The Edge of Democracy Review: Netflix Documentary Articulates A Fragile Nation A Lack of Togetherness In Politics



Netflix documentary The Edge of Democracy is a dense, deep-rooted documentary offering insight into Brazil’s recent political history.

I cannot profess to understand the political complexities of Brazil, but Netflix documentary The Edge of Democracy is a vacuum of work that provides a landscape to the escalating issues happening in that country. I specifically remember during the 2014 FIFA World Cup how the media platformed Brazil as a country of corruption, with workers uncared for, and plentiful cash reserves spilling into hosting a football tournament. The empty stadia that remain, lifeless with no use, made the world’s biggest sporting event look disrespectful.

The Edge of Democracy mixes a memoir and insider footage leading up to the impeachment of Dilma Rousseff. Most of the footage shows insightful interviews of Dilma and the former President Lulu; two political figures that provided hope to a democratic Brazil and injected life into workers that felt their needs were unaccounted for. Again, as someone who knows little about Brazillian politics, I was not swayed either way by the Netflix documentary, but the soft narration and the description of the years leading up to these influential people platforming to power was wholly convincing that they initially changed Brazil for good.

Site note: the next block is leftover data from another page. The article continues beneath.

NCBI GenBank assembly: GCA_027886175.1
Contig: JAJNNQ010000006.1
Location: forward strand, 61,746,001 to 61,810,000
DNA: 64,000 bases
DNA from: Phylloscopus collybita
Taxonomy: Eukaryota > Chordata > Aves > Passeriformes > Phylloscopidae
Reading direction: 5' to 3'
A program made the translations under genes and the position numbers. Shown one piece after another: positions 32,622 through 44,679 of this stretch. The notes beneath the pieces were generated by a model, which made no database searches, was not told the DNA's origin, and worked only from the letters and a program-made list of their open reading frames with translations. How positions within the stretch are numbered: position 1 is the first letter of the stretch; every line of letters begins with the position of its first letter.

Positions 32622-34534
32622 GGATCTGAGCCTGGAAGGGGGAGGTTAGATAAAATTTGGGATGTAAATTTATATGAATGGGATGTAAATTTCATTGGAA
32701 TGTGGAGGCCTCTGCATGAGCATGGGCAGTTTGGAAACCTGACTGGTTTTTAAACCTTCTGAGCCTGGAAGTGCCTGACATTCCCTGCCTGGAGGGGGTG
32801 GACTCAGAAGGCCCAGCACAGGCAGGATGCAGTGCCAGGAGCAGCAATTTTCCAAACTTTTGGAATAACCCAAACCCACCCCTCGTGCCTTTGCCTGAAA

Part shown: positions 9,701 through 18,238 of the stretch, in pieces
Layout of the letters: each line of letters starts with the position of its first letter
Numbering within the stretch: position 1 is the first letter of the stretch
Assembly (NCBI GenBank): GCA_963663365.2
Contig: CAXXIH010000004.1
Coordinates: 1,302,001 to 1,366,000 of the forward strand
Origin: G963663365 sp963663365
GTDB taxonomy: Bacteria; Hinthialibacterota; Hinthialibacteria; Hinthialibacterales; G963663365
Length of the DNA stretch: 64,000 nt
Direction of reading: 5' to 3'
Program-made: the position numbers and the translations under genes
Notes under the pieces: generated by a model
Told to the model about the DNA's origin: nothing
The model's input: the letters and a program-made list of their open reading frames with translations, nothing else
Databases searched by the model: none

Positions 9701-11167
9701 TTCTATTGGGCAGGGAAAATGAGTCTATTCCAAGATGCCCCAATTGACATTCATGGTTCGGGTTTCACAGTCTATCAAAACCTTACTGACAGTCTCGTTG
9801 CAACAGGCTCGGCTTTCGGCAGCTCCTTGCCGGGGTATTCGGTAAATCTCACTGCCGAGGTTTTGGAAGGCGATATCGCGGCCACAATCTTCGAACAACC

In its 2-hour run-time, The Edge of Democracy questions the motives of the politicians that heralded the impeachment. The Netflix documentary proudly stamps Brazil as the nation that prospered during the global recession and held a president that had the highest approval ratings ever. The footage and narration suggest a rise, but soon converts the tone into doom and gloom, signifying a fall in democracy, a crisis of politics. It’s useful footage that gives accounts by Dilma and Lulu only help propel the documentary’s evidence, though I do question if more knowledgeable commentators would highlight bias.

The one major take I got from Netflix documentary The Edge of Democracy, which was something I already knew, is that Brazil is a fragile country at present. New hope and togetherness are eagerly needed.

Daniel Hart

Daniel Hart is the Co-Founder of Ready Steady Cut and has operated as Editor-in-Chief since 2017.

One thought on “The Edge of Democracy Review: Netflix Documentary Articulates A Fragile Nation

  • February 6, 2020 at 9:01 pm

    Democracia em Vertigem
    It is not a documentary.
    It’s fiction.
    Totally unrealistic


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